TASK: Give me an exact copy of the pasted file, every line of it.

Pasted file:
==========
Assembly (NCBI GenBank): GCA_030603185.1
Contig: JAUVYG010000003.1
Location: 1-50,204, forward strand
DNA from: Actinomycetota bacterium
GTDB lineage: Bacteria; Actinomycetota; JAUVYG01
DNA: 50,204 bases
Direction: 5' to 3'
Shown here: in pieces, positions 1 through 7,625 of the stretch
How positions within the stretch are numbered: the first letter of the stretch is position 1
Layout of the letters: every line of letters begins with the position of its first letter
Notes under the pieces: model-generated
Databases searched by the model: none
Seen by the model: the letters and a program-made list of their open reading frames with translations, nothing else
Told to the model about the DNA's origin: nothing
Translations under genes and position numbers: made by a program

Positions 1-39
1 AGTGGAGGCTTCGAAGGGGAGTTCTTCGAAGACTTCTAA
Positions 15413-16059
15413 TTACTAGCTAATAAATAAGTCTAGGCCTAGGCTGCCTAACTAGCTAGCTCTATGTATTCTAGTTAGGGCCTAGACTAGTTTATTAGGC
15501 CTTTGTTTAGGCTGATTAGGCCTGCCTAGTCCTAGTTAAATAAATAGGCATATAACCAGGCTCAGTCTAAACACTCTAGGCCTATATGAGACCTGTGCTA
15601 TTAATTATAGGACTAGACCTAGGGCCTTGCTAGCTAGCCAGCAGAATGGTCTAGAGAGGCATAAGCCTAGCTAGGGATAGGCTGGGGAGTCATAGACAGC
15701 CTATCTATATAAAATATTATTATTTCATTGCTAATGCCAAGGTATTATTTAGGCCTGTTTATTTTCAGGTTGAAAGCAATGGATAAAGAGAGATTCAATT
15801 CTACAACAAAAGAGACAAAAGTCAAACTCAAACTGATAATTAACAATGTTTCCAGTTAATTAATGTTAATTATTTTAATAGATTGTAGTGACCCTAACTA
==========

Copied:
Assembly (NCBI GenBank): GCA_030603185.1
Contig: JAUVYG010000003.1
Location: 1-50,204, forward strand
DNA from: Actinomycetota bacterium
GTDB lineage: Bacteria; Actinomycetota; JAUVYG01
DNA: 50,204 bases
Direction: 5' to 3'
Shown here: in pieces, positions 1 through 7,625 of the stretch
How positions within the stretch are numbered: the first letter of the stretch is position 1
Layout of the letters: every line of letters begins with the position of its first letter
Notes under the pieces: model-generated
Databases searched by the model: none
Seen by the model: the letters and a program-made list of their open reading frames with translations, nothing else
Told to the model about the DNA's origin: nothing
Translations under genes and position numbers: made by a program

Positions 1-39
1 AGTGGAGGCTTCGAAGGGGAGTTCTTCGAAGACTTCTAA
Positions 15413-16059
15413 TTACTAGCTAATAAATAAGTCTAGGCCTAGGCTGCCTAACTAGCTAGCTCTATGTATTCTAGTTAGGGCCTAGACTAGTTTATTAGGC
15501 CTTTGTTTAGGCTGATTAGGCCTGCCTAGTCCTAGTTAAATAAATAGGCATATAACCAGGCTCAGTCTAAACACTCTAGGCCTATATGAGACCTGTGCTA
15601 TTAATTATAGGACTAGACCTAGGGCCTTGCTAGCTAGCCAGCAGAATGGTCTAGAGAGGCATAAGCCTAGCTAGGGATAGGCTGGGGAGTCATAGACAGC
15701 CTATCTATATAAAATATTATTATTTCATTGCTAATGCCAAGGTATTATTTAGGCCTGTTTATTTTCAGGTTGAAAGCAATGGATAAAGAGAGATTCAATT
15801 CTACAACAAAAGAGACAAAAGTCAAACTCAAACTGATAATTAACAATGTTTCCAGTTAATTAATGTTAATTATTTTAATAGATTGTAGTGACCCTAACTA